It was hard for me to find any real solid information about The Diplomat. At first I decided that it was because the film was obviously not a movie at all, but a British mini-series. The piece is broken up into two parts that you must play separately, much like a mini-series is often presented when released on home video. That was still not enough to research the title, because it hadn’t really been a mini-series at all either. Finally, a stroke of luck led me to the fact that The Diplomat hadn’t been its original name either. The release was broadcast on British television as False Witness. Apparently, it had begun as something more ambitious, perhaps a single-season limited-run series. Whatever grandiose plans might have been in store of this title, whichever title you use, it fell pretty flat almost from the start.
Ian Porter (Scott) is a diplomat returning to London from his eastern European post. He is immediately stopped at the airport by Scotland Yard and charged with drug smuggling among other things. A cop was badly burned and nearly killed in a bust related to his arrest, and Chief Inspector Julie Hales (Blake) wants Porter rather badly. Porter’s not talking, but the investigation leads to a Russian mobster named Krousov (Hany). Porter’s ex-wife Pippa (Forlani) is threatened by the Russian mobsters, and the pair end up in protective custody. They are taken to Australia, where they will supposedly be safe so that Porter can tell his story. But Porter can’t really tell his story at all. The crimes he is accused of committing were actually part of a plan to get Porter close to Krousov for MI6. A rogue agent there has started a black ops mission to bring the Russian down. Porter carries a key around his neck, but it’s not related to drugs at all. This key sets a suitcase nuclear bomb that the Russians plan to explode in Australia. Wasn’t that a lucky break? Some tension exists with his ex-wife. They lost a son, who drowned in their pool. She wants very much to get closer to Ian, but he’s focused only on finishing his mission, something he hopes will atone for the guilt he feels over his son.
This film might have all of the earmarks for a great thriller or old-school espionage film. It might have, but it simply doesn’t. You would think that Dougray Scott and Claire Forlani would have better on-screen chemistry when you consider they are a real-life husband and wife. Their relationship falls completely flat. I hope there’s more spark in the real world. It’s not really Forlani’s fault at all. She’s actually quite a dynamic presence. Her recurring role in CSI: NY was one of the best arcs that show has ever had. It was a great loss to the show when she left. Here the fault lies completely with Scott, who broods his way through the entire film. How could someone this emotionally handicapped have gotten as far as he allegedly did? It doesn’t help that pretty much all of the characters here are completely one-dimensional. In the entire three hours, I never found myself sucked into any of this.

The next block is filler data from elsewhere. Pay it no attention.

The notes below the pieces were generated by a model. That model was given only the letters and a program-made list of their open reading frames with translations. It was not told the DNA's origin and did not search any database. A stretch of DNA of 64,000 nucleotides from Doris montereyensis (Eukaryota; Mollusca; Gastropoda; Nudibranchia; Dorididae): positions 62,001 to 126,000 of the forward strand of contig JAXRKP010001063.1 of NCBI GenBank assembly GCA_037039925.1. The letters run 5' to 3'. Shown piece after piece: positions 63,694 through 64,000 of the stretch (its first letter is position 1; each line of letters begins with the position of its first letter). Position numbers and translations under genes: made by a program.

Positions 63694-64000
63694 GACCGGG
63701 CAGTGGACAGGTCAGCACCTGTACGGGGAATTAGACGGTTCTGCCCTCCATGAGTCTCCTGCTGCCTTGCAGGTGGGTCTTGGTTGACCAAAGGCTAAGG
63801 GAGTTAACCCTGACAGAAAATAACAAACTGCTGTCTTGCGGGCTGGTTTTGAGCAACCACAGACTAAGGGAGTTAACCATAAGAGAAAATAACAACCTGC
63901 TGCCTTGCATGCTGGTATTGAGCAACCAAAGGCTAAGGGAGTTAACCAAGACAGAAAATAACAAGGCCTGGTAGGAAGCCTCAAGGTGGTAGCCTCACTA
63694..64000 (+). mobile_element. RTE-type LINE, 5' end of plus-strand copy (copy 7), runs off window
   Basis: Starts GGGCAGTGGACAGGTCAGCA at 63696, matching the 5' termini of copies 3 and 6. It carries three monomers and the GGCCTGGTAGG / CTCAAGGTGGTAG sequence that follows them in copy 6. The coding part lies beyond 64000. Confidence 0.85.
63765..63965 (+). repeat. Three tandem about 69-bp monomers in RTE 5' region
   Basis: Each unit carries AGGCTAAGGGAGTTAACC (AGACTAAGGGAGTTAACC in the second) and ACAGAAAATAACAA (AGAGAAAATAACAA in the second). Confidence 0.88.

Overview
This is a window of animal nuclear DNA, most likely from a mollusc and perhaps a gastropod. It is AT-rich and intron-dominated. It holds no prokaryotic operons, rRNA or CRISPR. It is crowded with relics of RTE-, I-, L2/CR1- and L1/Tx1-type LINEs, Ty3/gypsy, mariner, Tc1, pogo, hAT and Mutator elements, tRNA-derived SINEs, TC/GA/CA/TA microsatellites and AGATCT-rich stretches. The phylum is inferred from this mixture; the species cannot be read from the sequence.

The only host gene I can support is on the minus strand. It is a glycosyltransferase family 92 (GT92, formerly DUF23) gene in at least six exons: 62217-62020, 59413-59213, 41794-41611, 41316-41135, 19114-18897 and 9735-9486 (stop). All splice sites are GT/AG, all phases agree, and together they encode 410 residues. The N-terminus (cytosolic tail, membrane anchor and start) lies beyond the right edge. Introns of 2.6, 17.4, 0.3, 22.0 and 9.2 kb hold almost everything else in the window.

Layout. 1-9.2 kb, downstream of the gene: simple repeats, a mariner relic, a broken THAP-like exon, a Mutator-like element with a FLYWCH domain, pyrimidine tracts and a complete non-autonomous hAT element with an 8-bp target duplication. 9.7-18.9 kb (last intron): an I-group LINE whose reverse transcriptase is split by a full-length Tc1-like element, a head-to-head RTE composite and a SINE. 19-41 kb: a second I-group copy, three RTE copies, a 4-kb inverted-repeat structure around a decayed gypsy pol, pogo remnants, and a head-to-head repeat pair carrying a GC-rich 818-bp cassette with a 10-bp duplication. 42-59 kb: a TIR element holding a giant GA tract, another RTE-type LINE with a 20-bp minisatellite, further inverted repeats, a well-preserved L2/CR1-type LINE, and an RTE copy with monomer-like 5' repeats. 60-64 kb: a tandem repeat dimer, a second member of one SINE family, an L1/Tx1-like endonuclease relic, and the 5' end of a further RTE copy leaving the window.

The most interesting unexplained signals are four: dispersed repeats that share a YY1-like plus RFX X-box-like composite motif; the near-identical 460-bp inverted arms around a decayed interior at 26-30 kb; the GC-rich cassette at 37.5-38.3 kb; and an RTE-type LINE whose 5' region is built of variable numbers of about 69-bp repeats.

The pacing of the movie is even worse than the acting. Director Peter Andrikidis was given way too much script to deal with here. His motto appears to have been: “When in doubt, just keep shooting”. The piece just drags on and on and appears to get nowhere at all. The flashbacks that were created to show us Porter’s angst get overused to the point where I just was sick and tired of the whole thing. Perhaps the director wasn’t confident in the emotional range of his star and felt he had to constantly beat us over the head with these scenes to get his point across. I don’t know about you, but I haven’t seen a horse this dead since The Godfather. Hey Peter, I got the idea after the first 6,519 times you told us. In the end whatever action the story might offer is just too bogged down in the mud to get much of a rise out of its audience. It’s no wonder they changed the name for the home video release. I think that’s the smartest thing anyone connected with this mess has ever done.
The Diplomat is presented in its original aspect ratio of 1.78:1. The 1080p image is arrived at with aVC-1 codec at an average of almost 30 mbps. There is a lot of quality in the image presentation. The image often looks quite spectacular. Colors are very natural and often explode with texture. The detail is incredibly high for a made-for-television piece. Close-ups reveal spot-on flesh tones. Black levels are very fine indeed. The Australian shots show some wonderful vistas. Even the fast moving action, what little there is, is smooth and provides for a rather sweet image presentation.
The DTS-HD Master Audio 5.1 isn’t quite as impressive as the image presentation, but that’s likely because there’s almost never anything actually going on. Dialog is clear enough, but Porter broods so much that he often appears to be mumbling anyway. The little bit of action there is brings alive the surrounds and the sub, if only for a brief moment of break from the incredible monotony.
This has to be one of the worst thrillers I’ve ever seen. It is moody and drags so much that time appears to stand still. I didn’t care for any of these characters except Pippa, and I wanted to pull my hair out every time the film settled into another one of those dang flashbacks. This is a painful 3 hours that you absolutely need to avoid at all costs. Unfortunately, looking good doesn’t make up for wasting 3 hours of my life. There’s a germ of a good idea here, but you need some immunity from this diplomat. “Sometimes good ops go bad.”